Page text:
|Posted:||May 19, 2021 02:30 PM|
|From:||Senator Wayne Langerholc, Jr.|
|To:||All Senate members|
|Subject:||Exempting Newer Vehicles from the Emissions Test|
|In the near future, I will introduce legislation to exempt the five newest model year vehicles from the outdated emissions test.
Pennsylvania is required by the U.S. Environmental Protection Agency to implement the Vehicle Emissions Inspection and Maintenance (I/M) program to comply with the federal 1990 Clean Air Act amendment. Pennsylvania’s I/M program requires motorists in 25 counties to participate in an annual emissions test costing approximately $40 for gasoline-powered passenger cars, vans and light-duty trucks. Electric Vehicles (EV) and diesel-powered vehicles are federally exempt, and other vehicles such as motorcycles are also exempt in Pennsylvania.
A vehicle emissions test has become less effective at reducing air pollution, particularly due to newer, more fuel-efficient vehicles entering the fleet. If Pennsylvania is successful in meeting or exceeding federal air quality standards, then our constituents should be rewarded for purchasing environmentally-friendly vehicles.
The Wolf Administration insists that the Commonwealth should not update the federally-required State Implementation Plan to reform the onerous, costly regulations of the I/M program. I disagree with Governor Wolf’s assessment. If newer vehicles consistently pass the emissions test, then newer vehicles are not releasing emissions. Therefore, we should be reforming our obsolete laws and regulations.
Pennsylvania is a member of the federally-mandated Northeast Ozone Transport Region (OTR), which sets stricter air quality requirements for 12 States and the District of Columbia. Interestingly, the following OTR States were approved to exempt newer vehicles from the emissions test: Connecticut (4 years), Delaware (5 years), New Jersey (5 years), Rhode Island (2 years) and Virginia (4 years). If other OTR States can exempt newer vehicles, then I believe Pennsylvania can as well.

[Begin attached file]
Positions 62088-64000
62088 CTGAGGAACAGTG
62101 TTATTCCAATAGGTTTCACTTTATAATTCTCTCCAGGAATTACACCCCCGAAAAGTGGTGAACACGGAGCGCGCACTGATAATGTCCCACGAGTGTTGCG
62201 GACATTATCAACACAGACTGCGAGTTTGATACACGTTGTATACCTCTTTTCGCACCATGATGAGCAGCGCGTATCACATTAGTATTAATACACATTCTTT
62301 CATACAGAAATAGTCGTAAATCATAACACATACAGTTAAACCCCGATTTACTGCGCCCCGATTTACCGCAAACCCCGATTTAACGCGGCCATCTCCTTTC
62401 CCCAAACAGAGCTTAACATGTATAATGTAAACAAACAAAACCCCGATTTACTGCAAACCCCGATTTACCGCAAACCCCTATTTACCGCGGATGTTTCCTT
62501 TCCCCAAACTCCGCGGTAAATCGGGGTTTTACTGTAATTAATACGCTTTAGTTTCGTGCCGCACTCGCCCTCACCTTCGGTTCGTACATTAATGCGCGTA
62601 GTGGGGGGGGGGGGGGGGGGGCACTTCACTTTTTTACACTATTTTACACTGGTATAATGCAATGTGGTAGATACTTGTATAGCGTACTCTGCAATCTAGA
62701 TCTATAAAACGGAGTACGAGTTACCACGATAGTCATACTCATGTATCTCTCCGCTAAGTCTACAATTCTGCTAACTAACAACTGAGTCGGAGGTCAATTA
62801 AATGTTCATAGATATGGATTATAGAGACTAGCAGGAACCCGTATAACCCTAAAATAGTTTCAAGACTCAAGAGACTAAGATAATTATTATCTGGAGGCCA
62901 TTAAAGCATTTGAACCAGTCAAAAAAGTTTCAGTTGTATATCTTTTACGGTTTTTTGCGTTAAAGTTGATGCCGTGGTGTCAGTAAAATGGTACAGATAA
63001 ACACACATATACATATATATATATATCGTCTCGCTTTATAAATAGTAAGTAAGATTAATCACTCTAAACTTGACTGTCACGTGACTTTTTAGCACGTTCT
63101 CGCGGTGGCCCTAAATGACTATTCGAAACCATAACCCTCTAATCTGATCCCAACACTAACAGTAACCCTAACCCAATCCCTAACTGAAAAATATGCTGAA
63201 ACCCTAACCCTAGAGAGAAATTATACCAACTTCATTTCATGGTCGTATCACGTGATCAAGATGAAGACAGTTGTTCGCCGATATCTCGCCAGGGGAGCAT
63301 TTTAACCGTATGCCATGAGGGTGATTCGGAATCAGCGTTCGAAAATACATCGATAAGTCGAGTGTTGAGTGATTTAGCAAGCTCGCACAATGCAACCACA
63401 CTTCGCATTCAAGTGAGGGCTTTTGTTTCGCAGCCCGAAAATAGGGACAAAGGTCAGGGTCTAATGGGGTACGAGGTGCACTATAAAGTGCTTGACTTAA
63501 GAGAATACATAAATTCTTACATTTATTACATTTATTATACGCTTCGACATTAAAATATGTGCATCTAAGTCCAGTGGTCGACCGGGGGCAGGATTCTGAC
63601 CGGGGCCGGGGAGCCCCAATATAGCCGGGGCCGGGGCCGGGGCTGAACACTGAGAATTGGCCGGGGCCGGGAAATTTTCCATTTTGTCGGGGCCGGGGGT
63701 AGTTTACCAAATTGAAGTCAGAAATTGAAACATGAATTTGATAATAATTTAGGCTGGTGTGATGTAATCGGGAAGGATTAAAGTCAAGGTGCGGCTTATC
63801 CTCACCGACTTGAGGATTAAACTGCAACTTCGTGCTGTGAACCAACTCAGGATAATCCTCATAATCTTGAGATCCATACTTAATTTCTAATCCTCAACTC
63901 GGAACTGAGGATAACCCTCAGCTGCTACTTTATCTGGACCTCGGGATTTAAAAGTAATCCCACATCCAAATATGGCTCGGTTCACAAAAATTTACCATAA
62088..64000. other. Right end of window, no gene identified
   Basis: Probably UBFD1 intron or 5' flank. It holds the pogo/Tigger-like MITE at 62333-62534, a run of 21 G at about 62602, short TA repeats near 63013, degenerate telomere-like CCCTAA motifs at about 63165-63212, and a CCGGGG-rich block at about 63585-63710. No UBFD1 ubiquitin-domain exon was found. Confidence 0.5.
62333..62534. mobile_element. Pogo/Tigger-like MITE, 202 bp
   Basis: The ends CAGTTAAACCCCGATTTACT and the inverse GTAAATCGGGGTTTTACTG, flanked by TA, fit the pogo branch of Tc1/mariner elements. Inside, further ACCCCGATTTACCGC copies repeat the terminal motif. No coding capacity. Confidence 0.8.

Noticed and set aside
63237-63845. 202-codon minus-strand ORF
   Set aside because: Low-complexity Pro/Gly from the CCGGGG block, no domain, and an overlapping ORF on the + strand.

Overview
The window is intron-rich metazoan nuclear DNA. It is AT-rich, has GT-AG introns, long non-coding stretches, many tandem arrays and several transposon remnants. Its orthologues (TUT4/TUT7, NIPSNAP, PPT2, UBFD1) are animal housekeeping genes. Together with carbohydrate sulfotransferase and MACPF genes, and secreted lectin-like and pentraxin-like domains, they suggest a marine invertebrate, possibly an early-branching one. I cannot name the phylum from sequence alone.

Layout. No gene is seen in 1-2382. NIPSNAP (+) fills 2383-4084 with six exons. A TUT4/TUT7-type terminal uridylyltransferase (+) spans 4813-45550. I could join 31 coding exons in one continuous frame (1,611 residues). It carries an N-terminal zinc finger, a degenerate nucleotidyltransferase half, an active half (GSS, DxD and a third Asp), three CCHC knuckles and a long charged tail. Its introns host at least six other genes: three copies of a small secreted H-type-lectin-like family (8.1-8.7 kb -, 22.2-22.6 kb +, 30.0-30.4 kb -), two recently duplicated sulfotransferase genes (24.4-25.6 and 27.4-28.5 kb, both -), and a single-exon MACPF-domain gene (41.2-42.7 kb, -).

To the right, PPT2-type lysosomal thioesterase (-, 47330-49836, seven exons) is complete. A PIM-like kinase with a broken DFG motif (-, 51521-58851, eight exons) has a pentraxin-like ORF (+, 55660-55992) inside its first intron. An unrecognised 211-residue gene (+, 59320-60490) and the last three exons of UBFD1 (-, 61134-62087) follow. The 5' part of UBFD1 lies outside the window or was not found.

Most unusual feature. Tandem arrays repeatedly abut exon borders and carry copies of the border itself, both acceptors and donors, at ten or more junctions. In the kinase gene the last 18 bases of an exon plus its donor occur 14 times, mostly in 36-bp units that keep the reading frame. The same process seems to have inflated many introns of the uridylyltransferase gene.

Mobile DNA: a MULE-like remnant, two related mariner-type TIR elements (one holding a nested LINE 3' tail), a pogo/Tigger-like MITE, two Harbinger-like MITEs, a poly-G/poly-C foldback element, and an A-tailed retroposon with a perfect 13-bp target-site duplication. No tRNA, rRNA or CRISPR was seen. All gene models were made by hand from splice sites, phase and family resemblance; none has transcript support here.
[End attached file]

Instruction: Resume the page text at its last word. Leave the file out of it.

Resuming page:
Last, President Biden is traveling across the country to pitch his $2 trillion infrastructure plan, which includes $170 billion to build EV charging stations. The auto industry is also investing $225 billion towards vehicle electrification. Further, auto manufacturers are pledging all or a portion of their vehicles will be electric between 2022-2035. With the heightened focus on manufacturing and supporting fuel-efficient vehicles, we will continue to see improvements to our air quality. As such, reforming our I/M program is timely and will actually encourage more constituents to buy fuel-efficient vehicles.
Please join me in co-sponsoring this legislation to reform an outdated sanction that Pennsylvania has been forced to meet since 2005.
Introduced as SB777